It’s, how to get climate sensitive food home without issue.
Oh, and if you looked at the above picture and thought, can’t those old farts (smiley face) see the tire sensor light is on. Yes, we saw it, but not to worry we just don’t have winter air in the tires yet. If you don’t live in a climate like ours, that is a joke, because many vehicle tire sensors don’t read right when cold.
Back on topic, we live 20-40 minutes from any major city, so summer heat also causes problems. The drive home is long enough to melt ice cream, warm milk and even spoil meat if it’s sitting in direct sun. A simple fix is, coolers and ice packs on those days.
This weeks weather though, posed the opposite.
Since we had an appointment in the city, we filled our day with errands along with getting groceries. Sounds simple, but we like to shop different stores for certain things. So planning the order of stops is crucial for what you’ll risk freezing inside the vehicle while you continue your day. Sometimes, it’s near impossible to plan without driving back and forth across the city.
So I got thinking. Mister says that’s when I usually get into trouble. (smiley face)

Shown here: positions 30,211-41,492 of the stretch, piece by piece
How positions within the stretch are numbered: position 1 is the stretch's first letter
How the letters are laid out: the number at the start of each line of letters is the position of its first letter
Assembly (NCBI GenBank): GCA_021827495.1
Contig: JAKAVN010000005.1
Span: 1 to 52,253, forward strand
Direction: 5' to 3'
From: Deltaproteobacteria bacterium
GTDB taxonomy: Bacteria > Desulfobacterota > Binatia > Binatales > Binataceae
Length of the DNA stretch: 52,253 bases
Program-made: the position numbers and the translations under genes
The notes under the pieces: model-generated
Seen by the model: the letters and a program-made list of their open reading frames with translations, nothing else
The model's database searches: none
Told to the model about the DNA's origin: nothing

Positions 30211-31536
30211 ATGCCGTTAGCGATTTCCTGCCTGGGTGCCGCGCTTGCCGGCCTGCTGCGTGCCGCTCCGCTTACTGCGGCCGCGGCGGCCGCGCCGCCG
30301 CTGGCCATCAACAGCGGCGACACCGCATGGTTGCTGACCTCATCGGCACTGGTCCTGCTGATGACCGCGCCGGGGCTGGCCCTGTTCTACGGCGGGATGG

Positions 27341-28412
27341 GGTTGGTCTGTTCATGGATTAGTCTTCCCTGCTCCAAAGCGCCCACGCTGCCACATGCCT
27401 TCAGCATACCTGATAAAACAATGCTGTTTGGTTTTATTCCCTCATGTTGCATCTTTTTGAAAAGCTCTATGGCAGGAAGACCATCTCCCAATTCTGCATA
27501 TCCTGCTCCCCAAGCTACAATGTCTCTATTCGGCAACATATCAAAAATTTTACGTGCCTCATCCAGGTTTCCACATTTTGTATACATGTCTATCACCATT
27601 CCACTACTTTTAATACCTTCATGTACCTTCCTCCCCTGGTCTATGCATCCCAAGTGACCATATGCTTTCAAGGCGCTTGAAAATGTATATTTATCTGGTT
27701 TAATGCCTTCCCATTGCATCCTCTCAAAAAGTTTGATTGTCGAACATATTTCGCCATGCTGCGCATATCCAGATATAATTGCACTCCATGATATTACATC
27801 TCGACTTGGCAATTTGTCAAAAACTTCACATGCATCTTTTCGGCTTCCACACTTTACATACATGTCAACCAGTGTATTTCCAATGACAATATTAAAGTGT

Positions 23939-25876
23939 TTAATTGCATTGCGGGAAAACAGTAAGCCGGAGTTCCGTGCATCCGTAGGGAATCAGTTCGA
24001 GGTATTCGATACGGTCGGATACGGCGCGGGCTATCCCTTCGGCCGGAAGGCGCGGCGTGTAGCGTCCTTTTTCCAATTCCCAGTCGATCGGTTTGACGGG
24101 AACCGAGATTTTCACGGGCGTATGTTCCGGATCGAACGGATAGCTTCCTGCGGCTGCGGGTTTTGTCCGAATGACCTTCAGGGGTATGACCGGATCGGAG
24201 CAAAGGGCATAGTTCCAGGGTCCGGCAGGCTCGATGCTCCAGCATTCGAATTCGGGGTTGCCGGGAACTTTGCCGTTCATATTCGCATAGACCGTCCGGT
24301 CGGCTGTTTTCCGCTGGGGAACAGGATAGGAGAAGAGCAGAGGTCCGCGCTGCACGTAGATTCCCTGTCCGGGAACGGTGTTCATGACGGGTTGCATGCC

How much protection from the cold, if any, would a insulated bag provide?
Would it prevent lettuce or eggs from getting too cold while the vehicle is not running?
Would an actual cooler work better than an insulated bag?
I’m not a science person, and yes, I could Google an question or ask the son or Mister, they probably know, but I’ve decided to do an old fashion home experiment. A high tech test on how long it takes for a bottle of water to freeze outside, compared to one in a insulate bag, and another in a cooler. Impressive concept and format, isn’t it? (smiley face)
Anybody care to take a guess if freezing time will vary enough to make a difference?
I’ll post the results.